...sharing service charges fairly
Known all across the globe as one of the most high-end department stores, Harrods is currently involved in a dispute with its 483 restaurant workers over how service charges paid by customers are shared amongst staff.
As representatives of the staff, the United Voices of the World union (UVW) has claimed that the owner of the store pockets around 75% of the service charges, with employees getting the remaining 25%.
Waiters and kitchen staff at Harrods are due to take part in a demonstration on Saturday 7th January 2017 outside the store in London’s Knightsbridge, asking the company for greater transparency relating to service charges. In light of the current situation, Harrods has now promised to make improvements to its tipping system.
Sharing tips through a tronc system
The luxury store currently operates a tronc system, which involves sharing out service charges amongst staff but only on the basis that staff accept a pay cut. Customers visiting Harrods’ cafes and restaurants have to pay a 12.5% service charge that’s added to their bill. Some of this charge is then shared out to staff through a tronc system – but, staff don’t know what percentage of the service charge Harrods keeps.
The general secretary for the UVW, Petros Elia, said:
“Customers expect the service charge to go to staff and that’s where it should go. If Harrods feels the need to retain a percentage they should explain why.”
A spokesperson for Harrods has confirmed that the store is:
“…taking steps to improve the current system through which it distributes it service charge, to ensure it best serves our employees and is completing a detailed review into the existing scheme.”
Exactly where service charges generated by restaurants go has recently been questioned. Michel Roux Jr admitted in December 2016 that Le Gavroche, his Michelin-starred restaurant, classified service charges as revenue instead of tips that were shared amongst his staff. After this revelation, Michel said that this charge would no longer be implemented from the end of January 2017.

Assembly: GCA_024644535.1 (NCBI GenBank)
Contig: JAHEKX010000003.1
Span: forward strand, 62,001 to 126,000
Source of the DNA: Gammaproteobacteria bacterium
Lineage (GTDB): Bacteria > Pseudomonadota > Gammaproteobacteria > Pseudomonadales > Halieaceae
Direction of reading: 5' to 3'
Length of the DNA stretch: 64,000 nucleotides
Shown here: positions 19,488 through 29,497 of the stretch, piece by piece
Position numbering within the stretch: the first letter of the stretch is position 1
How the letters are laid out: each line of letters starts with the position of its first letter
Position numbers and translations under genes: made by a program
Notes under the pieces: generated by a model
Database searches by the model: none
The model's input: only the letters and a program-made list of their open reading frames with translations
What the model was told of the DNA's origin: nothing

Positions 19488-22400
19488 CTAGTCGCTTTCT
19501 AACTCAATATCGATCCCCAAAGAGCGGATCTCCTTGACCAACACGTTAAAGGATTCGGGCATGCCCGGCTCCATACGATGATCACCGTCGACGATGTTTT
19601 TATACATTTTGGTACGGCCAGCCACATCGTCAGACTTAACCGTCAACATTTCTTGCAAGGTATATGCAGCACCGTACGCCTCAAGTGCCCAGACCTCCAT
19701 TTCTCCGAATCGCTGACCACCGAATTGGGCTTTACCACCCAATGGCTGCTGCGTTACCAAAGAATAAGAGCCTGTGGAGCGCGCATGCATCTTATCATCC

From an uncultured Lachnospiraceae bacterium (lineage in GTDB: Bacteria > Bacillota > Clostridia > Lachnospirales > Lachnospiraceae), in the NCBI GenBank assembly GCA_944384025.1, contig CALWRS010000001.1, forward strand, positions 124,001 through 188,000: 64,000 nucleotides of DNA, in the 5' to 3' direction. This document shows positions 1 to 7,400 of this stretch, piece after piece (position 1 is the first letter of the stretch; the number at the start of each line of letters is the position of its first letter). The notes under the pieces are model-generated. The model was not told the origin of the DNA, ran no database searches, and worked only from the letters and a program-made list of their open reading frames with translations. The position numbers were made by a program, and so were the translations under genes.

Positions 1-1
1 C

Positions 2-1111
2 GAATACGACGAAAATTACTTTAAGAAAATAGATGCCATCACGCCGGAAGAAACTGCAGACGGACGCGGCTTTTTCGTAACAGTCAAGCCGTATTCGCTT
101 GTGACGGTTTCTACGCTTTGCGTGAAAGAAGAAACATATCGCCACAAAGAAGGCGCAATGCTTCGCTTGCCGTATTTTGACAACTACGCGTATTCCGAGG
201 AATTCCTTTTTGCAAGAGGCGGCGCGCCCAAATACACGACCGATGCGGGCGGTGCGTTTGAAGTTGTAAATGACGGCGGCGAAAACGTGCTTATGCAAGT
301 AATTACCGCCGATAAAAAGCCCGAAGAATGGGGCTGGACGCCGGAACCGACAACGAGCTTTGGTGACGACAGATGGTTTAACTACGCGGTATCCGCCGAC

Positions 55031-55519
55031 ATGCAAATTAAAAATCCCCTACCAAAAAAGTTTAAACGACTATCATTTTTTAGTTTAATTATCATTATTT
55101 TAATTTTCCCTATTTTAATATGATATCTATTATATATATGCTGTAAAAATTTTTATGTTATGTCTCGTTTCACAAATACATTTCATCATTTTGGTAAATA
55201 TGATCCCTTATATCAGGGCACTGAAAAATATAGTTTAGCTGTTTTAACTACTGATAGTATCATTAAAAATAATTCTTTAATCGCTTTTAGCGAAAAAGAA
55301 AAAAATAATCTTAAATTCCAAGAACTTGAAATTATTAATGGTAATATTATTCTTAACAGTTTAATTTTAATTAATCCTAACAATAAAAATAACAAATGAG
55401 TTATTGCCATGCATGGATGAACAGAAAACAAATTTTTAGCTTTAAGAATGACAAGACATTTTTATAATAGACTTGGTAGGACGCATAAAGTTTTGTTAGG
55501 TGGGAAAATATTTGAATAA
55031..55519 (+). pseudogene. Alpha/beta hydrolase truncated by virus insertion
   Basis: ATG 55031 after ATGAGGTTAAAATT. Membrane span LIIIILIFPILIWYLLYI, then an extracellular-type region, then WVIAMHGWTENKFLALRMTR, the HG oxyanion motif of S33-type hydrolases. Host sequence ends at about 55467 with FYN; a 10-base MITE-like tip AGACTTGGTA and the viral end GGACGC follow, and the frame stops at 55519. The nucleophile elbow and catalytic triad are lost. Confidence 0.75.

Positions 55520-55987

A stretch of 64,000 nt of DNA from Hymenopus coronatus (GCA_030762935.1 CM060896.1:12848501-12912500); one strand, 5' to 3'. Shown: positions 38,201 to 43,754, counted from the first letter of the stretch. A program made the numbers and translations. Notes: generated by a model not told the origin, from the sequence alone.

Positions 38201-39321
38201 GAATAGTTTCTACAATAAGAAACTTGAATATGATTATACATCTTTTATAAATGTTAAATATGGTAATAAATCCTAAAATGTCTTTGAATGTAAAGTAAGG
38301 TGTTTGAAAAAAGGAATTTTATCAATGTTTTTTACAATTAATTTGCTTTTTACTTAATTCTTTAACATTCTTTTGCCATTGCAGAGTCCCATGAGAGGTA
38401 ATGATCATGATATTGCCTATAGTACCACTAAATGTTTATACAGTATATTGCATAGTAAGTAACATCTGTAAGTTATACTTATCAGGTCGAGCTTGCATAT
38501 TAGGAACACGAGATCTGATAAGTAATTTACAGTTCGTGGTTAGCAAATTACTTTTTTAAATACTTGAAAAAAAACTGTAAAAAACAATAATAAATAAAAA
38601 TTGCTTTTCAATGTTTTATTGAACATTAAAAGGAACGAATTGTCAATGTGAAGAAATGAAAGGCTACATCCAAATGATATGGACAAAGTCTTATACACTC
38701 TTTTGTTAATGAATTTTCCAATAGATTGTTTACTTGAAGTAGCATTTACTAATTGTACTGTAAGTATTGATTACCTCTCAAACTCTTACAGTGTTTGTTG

How should tips be shared amongst staff?
Under the Government Code of Practice Code of Best Practice on Service Charges, Tips, Gratuities and Cover Charges, businesses should provide workers with a written statement setting out the tipping policy including:
- How tips are distributed
- Whether this is done through a tronc, and the name of the tronc master
- Whether cash and card tips are treated differently
- How much might be deducted for administration and what this covers
- What happens during holidays, sick leave, parental leave, and other forms of leave
But, the code is only voluntary at this point in time.
“Tips that are paid directly to an employee by a customer don’t have to be shown on payslips but service charges that are paid to the employer and then paid by the employer to the employee on pay day do.”
“The problem is that it does not tell the employee what percentage of the total service charge is being paid to staff.”
“Tips often make up a very important part of pay and are a significant part of the amount paid by the customer, which customers assume is going to the staff.”
“It is only fair to staff and customers that businesses make it absolutely public, clear, and verifiable exactly how much of the total amount the customer is paying for the service goes to the staff, and how much is being kept by the business as a disguised cost to customers. It appears that the voluntary code is not being followed even by apparently large, profitable, and supposedly reputable companies.”
“Employers need to remember that service charges, tips, gratuities, and cover charges paid to a worker do not count towards the national minimum wage, whether paid directly to the worker by the customer, from a tronc, or through payroll. This means that employers cannot make up the national minimum wage in whole or in part through tips – however these are distributed.”
“The Government’s consultation on its proposals for further action on tips, gratuities, cover and service charges closed on 27th June 2016. It is hoped that effective measures to control these abuses are introduced soon.”
“If you are concerned about your pay or find yourself in a similar situation,you should consult your union. If you are not a member of a union, you should consider joining one as unions provide the best protection against unfair pay. If you find that you need legal support and advice, get in touch with me or another member of our Employment Law team.”
Written by Joy Drummond.
For more information on employment law and the services offered by Simpson Millar, please call:
0808 129 3304